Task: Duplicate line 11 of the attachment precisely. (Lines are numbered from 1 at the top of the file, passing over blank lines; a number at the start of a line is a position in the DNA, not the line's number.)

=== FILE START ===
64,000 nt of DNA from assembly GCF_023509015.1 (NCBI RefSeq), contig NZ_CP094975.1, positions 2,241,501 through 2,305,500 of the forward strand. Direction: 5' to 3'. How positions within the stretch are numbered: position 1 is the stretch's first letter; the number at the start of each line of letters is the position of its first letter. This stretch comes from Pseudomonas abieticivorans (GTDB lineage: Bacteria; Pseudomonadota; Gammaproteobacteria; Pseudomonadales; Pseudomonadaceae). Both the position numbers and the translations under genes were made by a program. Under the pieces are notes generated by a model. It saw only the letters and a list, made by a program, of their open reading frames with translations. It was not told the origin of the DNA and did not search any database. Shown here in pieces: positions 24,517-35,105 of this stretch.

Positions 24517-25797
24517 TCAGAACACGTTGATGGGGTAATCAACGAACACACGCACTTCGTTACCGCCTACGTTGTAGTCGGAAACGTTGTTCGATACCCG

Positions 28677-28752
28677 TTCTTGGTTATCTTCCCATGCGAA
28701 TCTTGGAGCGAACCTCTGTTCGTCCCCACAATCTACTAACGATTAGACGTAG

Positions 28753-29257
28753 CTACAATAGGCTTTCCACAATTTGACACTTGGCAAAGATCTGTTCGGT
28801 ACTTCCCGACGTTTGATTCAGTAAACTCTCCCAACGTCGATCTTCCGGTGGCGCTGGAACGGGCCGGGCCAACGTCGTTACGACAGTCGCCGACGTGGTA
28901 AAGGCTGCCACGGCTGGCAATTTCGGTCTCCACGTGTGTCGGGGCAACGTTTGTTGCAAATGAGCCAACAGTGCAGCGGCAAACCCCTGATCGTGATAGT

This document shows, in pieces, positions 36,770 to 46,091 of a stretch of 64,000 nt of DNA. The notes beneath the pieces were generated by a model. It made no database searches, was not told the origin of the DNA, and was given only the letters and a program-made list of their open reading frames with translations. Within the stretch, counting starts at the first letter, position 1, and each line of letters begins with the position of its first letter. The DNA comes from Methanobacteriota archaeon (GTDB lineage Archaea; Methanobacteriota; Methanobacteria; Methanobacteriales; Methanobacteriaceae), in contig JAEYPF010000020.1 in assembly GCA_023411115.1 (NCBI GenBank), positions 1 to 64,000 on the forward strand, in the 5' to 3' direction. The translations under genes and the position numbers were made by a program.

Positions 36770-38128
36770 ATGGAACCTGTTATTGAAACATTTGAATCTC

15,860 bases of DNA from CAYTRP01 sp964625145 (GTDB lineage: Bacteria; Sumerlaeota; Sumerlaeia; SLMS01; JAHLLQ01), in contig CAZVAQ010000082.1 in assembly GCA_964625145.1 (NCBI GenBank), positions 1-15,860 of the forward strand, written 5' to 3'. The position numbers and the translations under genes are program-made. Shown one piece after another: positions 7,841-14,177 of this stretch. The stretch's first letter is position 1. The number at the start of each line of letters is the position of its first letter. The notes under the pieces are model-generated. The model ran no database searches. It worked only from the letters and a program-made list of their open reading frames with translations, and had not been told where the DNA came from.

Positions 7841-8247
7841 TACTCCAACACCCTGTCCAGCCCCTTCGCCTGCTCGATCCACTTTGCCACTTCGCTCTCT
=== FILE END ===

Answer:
This document shows, in pieces, positions 36,770 to 46,091 of a stretch of 64,000 nt of DNA. The notes beneath the pieces were generated by a model. It made no database searches, was not told the origin of the DNA, and was given only the letters and a program-made list of their open reading frames with translations. Within the stretch, counting starts at the first letter, position 1, and each line of letters begins with the position of its first letter. The DNA comes from Methanobacteriota archaeon (GTDB lineage Archaea; Methanobacteriota; Methanobacteria; Methanobacteriales; Methanobacteriaceae), in contig JAEYPF010000020.1 in assembly GCA_023411115.1 (NCBI GenBank), positions 1 to 64,000 on the forward strand, in the 5' to 3' direction. The translations under genes and the position numbers were made by a program.